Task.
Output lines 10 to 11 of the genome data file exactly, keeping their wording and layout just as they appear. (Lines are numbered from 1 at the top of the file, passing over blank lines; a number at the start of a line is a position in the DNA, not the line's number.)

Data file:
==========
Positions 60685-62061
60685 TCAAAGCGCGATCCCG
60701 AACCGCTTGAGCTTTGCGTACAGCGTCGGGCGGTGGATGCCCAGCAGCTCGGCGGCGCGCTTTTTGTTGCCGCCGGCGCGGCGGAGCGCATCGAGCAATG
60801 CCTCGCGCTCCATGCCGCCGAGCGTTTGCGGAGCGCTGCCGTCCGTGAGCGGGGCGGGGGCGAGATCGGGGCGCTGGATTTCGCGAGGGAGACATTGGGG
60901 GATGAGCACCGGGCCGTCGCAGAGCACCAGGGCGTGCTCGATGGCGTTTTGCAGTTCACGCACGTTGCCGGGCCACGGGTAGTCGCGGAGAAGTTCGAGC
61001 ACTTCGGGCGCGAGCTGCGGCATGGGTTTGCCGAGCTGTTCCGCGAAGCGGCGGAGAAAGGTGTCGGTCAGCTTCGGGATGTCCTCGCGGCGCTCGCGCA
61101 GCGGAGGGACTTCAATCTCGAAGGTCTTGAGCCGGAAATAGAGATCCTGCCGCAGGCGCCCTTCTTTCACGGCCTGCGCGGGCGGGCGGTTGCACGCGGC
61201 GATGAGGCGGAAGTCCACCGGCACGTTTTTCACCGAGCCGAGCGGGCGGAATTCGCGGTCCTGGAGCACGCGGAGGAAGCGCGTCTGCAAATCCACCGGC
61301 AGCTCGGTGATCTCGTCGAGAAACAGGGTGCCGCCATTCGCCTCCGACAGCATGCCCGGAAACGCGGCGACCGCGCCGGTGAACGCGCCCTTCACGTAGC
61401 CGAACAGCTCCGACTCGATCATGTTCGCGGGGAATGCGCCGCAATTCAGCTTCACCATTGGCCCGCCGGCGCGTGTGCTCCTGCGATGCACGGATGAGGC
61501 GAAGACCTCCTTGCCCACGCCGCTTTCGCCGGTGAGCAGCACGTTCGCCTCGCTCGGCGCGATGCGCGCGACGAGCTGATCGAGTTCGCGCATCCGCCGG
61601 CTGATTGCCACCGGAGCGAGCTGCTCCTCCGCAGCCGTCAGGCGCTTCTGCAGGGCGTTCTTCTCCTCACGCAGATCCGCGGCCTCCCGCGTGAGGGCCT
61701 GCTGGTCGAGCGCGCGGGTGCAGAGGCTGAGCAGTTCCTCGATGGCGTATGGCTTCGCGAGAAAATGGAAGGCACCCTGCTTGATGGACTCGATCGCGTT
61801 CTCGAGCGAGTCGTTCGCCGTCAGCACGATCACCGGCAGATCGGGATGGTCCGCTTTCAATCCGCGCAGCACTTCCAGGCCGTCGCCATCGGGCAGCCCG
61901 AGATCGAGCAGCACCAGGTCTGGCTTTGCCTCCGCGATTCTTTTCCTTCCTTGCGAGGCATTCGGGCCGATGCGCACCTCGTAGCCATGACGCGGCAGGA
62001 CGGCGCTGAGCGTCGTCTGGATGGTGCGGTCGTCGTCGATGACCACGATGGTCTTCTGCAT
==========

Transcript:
61401 CGAACAGCTCCGACTCGATCATGTTCGCGGGGAATGCGCCGCAATTCAGCTTCACCATTGGCCCGCCGGCGCGTGTGCTCCTGCGATGCACGGATGAGGC
61501 GAAGACCTCCTTGCCCACGCCGCTTTCGCCGGTGAGCAGCACGTTCGCCTCGCTCGGCGCGATGCGCGCGACGAGCTGATCGAGTTCGCGCATCCGCCGG